Author Launches Rocket From Hemingway's Attic

Chicago, IL (PressExposure) February 05, 2009 -- Novelists are generally pretty obscure animals. They don't have the star power of movie stars and rock stars and so our mostly left for the late night public radio programs and the back pages of thin book sections. So when a writer gets covered in three major newspapers in one week, then something is definitely up.

Could it be that a man has launched a rocket from Ernest Hemignway's attic? Well, maybe. Rocket Man is a novel that is errie in it's timeliness. The satire of suburban life is very funny and well written and has been compared to Updike and John Irving, but the real phenomenon of this novel is it is about what is happening right now. This is a very hard thing to do for writers. Books take years to write and they take years to be published. A writer is lucky if there is any relevancy at all to the story by the time it hits the bookshelves. But William Hazelgrove has penned a novel in Ernest Hemingway's attic that is about right now. It is about the direct hit the American Dream has taken. "I looked around a few years ago," the author said from his studio in the Hemingway house. "And I just saw a lot of people struggling very hard to make ends meet and I realized then a lot of people wern't making it. That's really how Rocket Man started."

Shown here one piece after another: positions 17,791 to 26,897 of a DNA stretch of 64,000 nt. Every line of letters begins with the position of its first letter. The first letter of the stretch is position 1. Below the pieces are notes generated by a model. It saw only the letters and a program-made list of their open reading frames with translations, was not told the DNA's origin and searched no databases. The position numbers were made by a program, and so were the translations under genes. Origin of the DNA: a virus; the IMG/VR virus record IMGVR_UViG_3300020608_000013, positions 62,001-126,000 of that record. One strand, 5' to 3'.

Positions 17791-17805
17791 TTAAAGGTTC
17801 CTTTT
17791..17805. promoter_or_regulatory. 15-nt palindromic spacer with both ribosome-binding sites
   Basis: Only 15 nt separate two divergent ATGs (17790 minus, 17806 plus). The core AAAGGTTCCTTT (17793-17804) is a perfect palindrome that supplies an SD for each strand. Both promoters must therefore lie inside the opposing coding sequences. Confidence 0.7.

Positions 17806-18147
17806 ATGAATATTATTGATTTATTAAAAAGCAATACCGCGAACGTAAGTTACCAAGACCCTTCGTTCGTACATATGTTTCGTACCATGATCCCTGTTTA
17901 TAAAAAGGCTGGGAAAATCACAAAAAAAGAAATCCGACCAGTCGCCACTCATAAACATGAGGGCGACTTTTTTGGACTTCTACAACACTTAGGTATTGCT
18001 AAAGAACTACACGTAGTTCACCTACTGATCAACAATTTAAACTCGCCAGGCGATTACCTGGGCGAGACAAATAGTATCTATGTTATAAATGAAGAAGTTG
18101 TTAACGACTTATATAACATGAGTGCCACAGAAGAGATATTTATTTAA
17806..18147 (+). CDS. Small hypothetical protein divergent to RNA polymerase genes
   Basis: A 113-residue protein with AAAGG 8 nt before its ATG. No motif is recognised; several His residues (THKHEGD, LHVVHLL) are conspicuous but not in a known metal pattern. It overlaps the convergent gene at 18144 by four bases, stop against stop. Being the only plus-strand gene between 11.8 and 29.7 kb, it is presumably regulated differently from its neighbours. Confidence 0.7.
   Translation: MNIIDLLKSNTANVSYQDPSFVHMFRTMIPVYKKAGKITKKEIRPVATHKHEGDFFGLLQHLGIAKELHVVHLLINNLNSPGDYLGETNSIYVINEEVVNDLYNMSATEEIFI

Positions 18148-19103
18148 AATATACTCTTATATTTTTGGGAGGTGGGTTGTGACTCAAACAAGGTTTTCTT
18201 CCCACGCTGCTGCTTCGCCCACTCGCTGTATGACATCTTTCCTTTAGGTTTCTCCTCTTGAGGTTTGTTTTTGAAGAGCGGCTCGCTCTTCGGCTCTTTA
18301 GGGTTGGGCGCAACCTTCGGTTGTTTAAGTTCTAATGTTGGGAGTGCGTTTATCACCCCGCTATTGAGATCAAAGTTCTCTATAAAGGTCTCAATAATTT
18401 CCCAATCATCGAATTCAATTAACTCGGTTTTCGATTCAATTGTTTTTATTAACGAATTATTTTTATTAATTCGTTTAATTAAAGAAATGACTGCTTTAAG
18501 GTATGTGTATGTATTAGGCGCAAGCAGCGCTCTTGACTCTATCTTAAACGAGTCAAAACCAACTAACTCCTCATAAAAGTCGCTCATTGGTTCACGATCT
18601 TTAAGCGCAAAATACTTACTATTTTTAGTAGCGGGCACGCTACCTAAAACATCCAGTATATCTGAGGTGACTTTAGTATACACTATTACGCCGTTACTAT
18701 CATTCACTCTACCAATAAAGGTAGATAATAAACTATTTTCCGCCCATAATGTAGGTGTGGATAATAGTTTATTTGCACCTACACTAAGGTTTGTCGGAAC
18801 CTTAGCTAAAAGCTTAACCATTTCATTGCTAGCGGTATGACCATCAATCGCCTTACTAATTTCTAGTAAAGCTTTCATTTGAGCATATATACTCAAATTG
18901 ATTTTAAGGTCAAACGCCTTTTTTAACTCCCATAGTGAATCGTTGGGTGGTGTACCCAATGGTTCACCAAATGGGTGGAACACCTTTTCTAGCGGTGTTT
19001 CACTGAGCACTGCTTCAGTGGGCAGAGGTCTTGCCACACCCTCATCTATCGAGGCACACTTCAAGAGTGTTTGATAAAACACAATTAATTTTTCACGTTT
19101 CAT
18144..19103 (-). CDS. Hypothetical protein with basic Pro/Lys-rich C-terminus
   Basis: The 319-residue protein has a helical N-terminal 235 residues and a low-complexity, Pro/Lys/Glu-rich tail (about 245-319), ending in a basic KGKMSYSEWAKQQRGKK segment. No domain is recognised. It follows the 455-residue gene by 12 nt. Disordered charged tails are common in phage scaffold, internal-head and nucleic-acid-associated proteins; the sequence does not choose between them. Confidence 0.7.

The book covers the life of one Dale Hammer as his life implodes in a surrounding suburb of Chicago "He is this guy who has the big car, the big house and he can't pay his bills," Hazelgrove continues, "And so...his life falls apart." The novel came out to the usual fanfare for unknown novels, but rave reviews on and the comparsion of Hazelgrove's book to Updike and Irving by the Chicago Sun Times got the ball rolling. The San Antonio Express named it as one of the Best Books of 2008 and novelist David Liss procliamed it a "first rate comedy.' Then word go out that the book was written in a very unique location. "I thinik it is interesting for people to think of a book having been written in Ernest Hemingways attic," Hazelgrove shrugs. "But once you start to read, then it's all the book and it's either good or it's not." The Chicago Tribune [],0,6014669.story

swooped in for a story and a thirty minute radio interview on WGN Sunday Papers with Rick Kogan shot the book into the famed lower digits of Amazon ranking. Then Time Out Chicago ran a story: []

With all the attention, it's almost like someone had launched a rocket from Hemingways attic .


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Press Release Submitted On: February 05, 2009 at 6:03 am
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